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Does The Noise Pages put student safety at risk?

Epigram Features examines whether The Noise Pages website puts student safety at risk.

By Tom Taylor, Deputy Features Editor

Epigram Features sets out to explore whether The Noise Pages really does put student safety at risk.

In a recent article, Epigram reported that Bristol University had voiced concerns to the owner of The Noise Pages website around the impact on students safety ‘from the outset’. The methods that the owner of the website, Andrew Waller, has used to raise awareness of student noise have been highly contentious within the student body.

The Noise Pages is a website founded by ex-journalist and Redland resident, Andrew Waller. He creates detailed noise reports, which usually concern student house parties or loud drunken behaviour on the street in residential areas, and posts them on the site in order to raise awareness about residential noise pollution.


‘We should acknowledge that most students do not annoy their neighbours’, Waller writes on his website, ‘but the minority who do is fairly sizeable, and it’s a bit of a lottery as to whether they end up living in your street’. Local residents can email The Noise Pages to raise awareness of a party or disturbance near them. Waller ‘hopes this site helps to coordinate community responses’.

'We should acknowledge that most students do not annoy their neightbours but the minority who do is fairly sizeable'
Andrew Waller, The Noise Pages

Councillor Anthony Negus, who represents Cotham on behalf of the Liberal Democrats, agrees that student noise is a significant problem. ‘My experience in my ward of Cotham', Cllr Negus tells me, ‘is poor in terms of parties and street carousing. While the number of inconsiderate people is low proportionally, such is the density of HMOs (house of multiple occupancy), particularly student occupied, in some areas all residents may have to endure several incidents a week at certain times of the year as the houses are close-packed and sound travels.’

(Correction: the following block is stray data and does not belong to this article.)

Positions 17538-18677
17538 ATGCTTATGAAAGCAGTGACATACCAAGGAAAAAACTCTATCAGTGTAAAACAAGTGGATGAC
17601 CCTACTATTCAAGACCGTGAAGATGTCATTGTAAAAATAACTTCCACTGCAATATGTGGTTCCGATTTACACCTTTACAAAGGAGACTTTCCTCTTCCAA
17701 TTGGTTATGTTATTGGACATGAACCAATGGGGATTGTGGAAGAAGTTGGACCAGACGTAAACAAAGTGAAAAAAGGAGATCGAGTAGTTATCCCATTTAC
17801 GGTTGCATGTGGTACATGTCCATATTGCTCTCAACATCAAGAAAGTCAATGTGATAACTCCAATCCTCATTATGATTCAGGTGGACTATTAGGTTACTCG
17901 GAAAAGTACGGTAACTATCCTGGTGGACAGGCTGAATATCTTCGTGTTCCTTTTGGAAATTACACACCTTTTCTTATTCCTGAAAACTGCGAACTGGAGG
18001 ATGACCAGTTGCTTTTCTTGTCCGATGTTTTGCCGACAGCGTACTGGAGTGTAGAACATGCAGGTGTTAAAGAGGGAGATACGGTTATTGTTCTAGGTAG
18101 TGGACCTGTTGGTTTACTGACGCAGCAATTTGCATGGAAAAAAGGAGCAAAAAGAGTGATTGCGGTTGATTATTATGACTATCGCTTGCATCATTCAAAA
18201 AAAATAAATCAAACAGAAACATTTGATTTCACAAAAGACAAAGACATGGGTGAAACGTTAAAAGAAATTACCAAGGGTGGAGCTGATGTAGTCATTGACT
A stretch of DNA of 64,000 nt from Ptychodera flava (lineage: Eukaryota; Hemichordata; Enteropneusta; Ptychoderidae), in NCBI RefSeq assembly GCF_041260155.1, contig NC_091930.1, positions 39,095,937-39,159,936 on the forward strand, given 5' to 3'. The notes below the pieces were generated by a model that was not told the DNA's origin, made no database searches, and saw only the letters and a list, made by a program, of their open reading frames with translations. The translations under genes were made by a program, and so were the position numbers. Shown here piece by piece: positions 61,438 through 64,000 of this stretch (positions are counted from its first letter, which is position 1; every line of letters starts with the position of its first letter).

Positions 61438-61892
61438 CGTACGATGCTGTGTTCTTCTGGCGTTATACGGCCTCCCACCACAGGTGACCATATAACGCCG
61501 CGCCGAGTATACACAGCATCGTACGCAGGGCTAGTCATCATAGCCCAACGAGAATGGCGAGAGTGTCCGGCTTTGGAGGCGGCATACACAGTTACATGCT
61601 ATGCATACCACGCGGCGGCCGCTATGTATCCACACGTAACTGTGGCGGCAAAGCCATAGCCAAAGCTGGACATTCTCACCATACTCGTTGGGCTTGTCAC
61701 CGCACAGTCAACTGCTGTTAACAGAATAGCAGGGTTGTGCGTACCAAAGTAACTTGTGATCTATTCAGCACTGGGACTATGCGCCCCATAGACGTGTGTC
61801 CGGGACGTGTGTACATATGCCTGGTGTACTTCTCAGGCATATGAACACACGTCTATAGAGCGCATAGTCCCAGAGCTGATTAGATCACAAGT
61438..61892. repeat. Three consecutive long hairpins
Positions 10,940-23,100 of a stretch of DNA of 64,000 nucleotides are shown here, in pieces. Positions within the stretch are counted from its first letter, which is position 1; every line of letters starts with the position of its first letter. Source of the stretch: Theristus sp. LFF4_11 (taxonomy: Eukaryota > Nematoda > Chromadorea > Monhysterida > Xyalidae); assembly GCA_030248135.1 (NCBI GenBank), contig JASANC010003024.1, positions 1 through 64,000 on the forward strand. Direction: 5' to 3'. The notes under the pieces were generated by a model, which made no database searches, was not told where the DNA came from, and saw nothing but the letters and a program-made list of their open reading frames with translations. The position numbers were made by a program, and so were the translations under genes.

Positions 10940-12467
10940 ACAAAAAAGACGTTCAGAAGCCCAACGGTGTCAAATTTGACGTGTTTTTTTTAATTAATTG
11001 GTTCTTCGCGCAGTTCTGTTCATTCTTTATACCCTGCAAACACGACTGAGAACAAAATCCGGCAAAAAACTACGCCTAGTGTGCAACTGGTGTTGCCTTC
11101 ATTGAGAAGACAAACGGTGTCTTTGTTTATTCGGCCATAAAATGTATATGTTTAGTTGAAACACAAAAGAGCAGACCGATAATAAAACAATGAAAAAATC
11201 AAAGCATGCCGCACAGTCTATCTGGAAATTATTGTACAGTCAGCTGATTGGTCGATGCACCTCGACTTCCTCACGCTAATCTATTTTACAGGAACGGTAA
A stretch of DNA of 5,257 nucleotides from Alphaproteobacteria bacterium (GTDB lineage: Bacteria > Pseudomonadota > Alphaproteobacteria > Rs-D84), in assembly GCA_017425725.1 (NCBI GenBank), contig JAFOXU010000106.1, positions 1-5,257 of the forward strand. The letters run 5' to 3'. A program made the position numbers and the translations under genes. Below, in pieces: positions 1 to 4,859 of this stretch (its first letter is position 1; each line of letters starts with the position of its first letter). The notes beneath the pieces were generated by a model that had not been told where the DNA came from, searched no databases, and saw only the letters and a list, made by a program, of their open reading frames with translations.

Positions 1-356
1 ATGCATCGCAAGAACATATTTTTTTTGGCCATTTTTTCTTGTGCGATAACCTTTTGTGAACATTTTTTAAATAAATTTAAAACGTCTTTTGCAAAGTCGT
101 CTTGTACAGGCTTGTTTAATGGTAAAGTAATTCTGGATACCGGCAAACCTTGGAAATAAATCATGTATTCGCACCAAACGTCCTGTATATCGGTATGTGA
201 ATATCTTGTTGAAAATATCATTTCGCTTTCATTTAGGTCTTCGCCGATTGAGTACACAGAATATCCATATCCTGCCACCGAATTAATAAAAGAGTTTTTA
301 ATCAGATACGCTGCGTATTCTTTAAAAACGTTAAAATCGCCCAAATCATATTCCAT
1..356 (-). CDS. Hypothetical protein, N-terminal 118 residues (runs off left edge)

When asked whether students were treated differently by non-student residents, one University of Bristol student told me to ‘imagine an influx of residents to your community who do not pay council tax to fund local services and, in general, are louder, messier and more rowdy than average professional residents; it is natural there should be an air of discontent towards the student body from sections of the local resident population.’

A spokesperson from Redland and Cotham Amenities Society, a neighbourhood group which aims to ‘protect and enhance our area’, explained how ‘issues of noise from parties that have been reported by a number of our members … have been raised with the police, council and at University Community Liaison meetings over a number of years.’

Whilst the group does state that ‘there is only an issue when particular individuals or households are not considerate of their neighbours’, they also argue that ‘insufficient action has been taken to try and find a solution until very recently.

Image: Ayo Okojie

‘We are pleased to hear that the Universities are now attempting to address this problem’, the spokesperson tells me, and ‘with a better process for dealing with unacceptably noisy parties, the role of The Noise Pages will no longer be needed.’

Such discontent amongst local residents seems to be growing. In October, Epigram reported that the number of noise complaints made about students in private accommodation rose last year by 52 per cent on the previous year. Waller thinks ‘it’s about time the student community faced up to the fact’ that ‘keeping people awake at night is unacceptable’.

Whilst student noise and disruption has been accepted as an important issue – the University ‘recognises the impact of high density student populations in local residential areas’ – the methods which Andrew Waller uses have been strongly criticised.

A Bristol University academic, who wishes to remain anonymous, explained how they had ‘heard about The Noise Pages through a few of [their] personal tutees whose houses had been burgled and who had lost personal belongings and subsequently lost university work.’ The academic went on to say that ‘whilst it is good to hear that precise addresses are no longer included … I’m not convinced that other sensitive information needs to be kept either.’

Bristol University 'recognises the impact of high density student populations in local residential areas'

It is important to stress that correlation and causation between being included in a Noise Pages report and being a victim of burglary are not the same, yet it seems equally important to explore what information The Noise Pages is making public.

Until recently, Waller included house numbers in most of his reports. He has since redacted the numbers because it ‘seemed easier to take the issue of the table’ as the ‘core issue, which is that keeping people awake at night is unacceptable’ was being ‘drowned out by rumour and speculation’. However, Waller still mentions sensitive information such as ‘windows were open’ and that ‘students left the house nosily at about 12:30am’.